Whether drug or alcohol use will affect your eligibility for Social Security Disability benefits depends on whether it contributes to your disabling medical condition. If your drug or alcohol abuse is deemed a material contributing factor to a medical impairment, your claim will be denied.
SSA determines materiality by asking these questions: Is your medical condition which you allege is disabling exacerbated or caused by your use of alcohol or drugs? Would your medical condition improve enough not to be disabling if you were to stop using drugs or alcohol? If the answer to these questions is yes, your drug or alcohol use will be considered material to the alleged impairment, and your disability claim will be denied.
For example, an individual files a claim alleging he is disabled due to a seizure disorder. The medical records show that the individual is a chronic drinker. If SSA thinks that the seizure condition would medically improve if he stopped drinking, then the substance abuse would be found material to his seizure disorder, and his claim would be denied.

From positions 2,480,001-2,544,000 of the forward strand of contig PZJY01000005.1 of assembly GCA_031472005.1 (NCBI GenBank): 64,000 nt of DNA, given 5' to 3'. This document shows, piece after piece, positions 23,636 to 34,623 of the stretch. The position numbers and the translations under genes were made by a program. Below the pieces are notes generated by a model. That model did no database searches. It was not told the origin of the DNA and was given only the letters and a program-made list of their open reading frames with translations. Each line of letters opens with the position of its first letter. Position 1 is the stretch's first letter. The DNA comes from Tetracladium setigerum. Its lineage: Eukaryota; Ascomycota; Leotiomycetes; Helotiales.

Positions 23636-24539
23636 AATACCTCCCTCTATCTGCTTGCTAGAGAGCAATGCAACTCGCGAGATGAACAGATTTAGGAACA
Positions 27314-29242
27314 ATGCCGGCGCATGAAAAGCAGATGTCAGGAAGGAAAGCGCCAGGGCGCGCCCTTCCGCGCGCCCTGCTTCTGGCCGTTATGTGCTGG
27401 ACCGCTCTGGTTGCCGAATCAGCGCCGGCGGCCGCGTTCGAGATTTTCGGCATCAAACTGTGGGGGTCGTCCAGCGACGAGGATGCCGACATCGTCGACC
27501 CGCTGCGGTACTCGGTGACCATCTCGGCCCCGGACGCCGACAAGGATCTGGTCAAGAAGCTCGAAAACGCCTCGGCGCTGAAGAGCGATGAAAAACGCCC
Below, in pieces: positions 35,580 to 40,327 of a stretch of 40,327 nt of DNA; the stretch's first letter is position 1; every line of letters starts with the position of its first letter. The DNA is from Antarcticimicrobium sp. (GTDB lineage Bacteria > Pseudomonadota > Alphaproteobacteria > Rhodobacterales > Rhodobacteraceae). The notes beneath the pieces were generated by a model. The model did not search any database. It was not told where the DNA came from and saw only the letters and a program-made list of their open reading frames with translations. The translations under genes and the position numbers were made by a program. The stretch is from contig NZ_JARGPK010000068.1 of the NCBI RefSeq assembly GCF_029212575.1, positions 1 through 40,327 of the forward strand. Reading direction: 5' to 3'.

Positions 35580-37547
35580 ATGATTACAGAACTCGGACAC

Another example is chronic liver disease caused by long term substance abuse. It doesn't matter whether past alcohol abuse actually caused your liver disease. What matters is whether or not substance abuse is currently material or immaterial to your condition.
Is it material? If your condition would improve or disappear if you stopped using alcohol, then it is material, and your case will be denied. If your liver damage is so pronounced that stopping alcohol would make no difference to your condition, then the substance abuse would be considered immaterial to your case.
People Represented by Social Security Disability Lawyers Typically are More Successful in Their Claims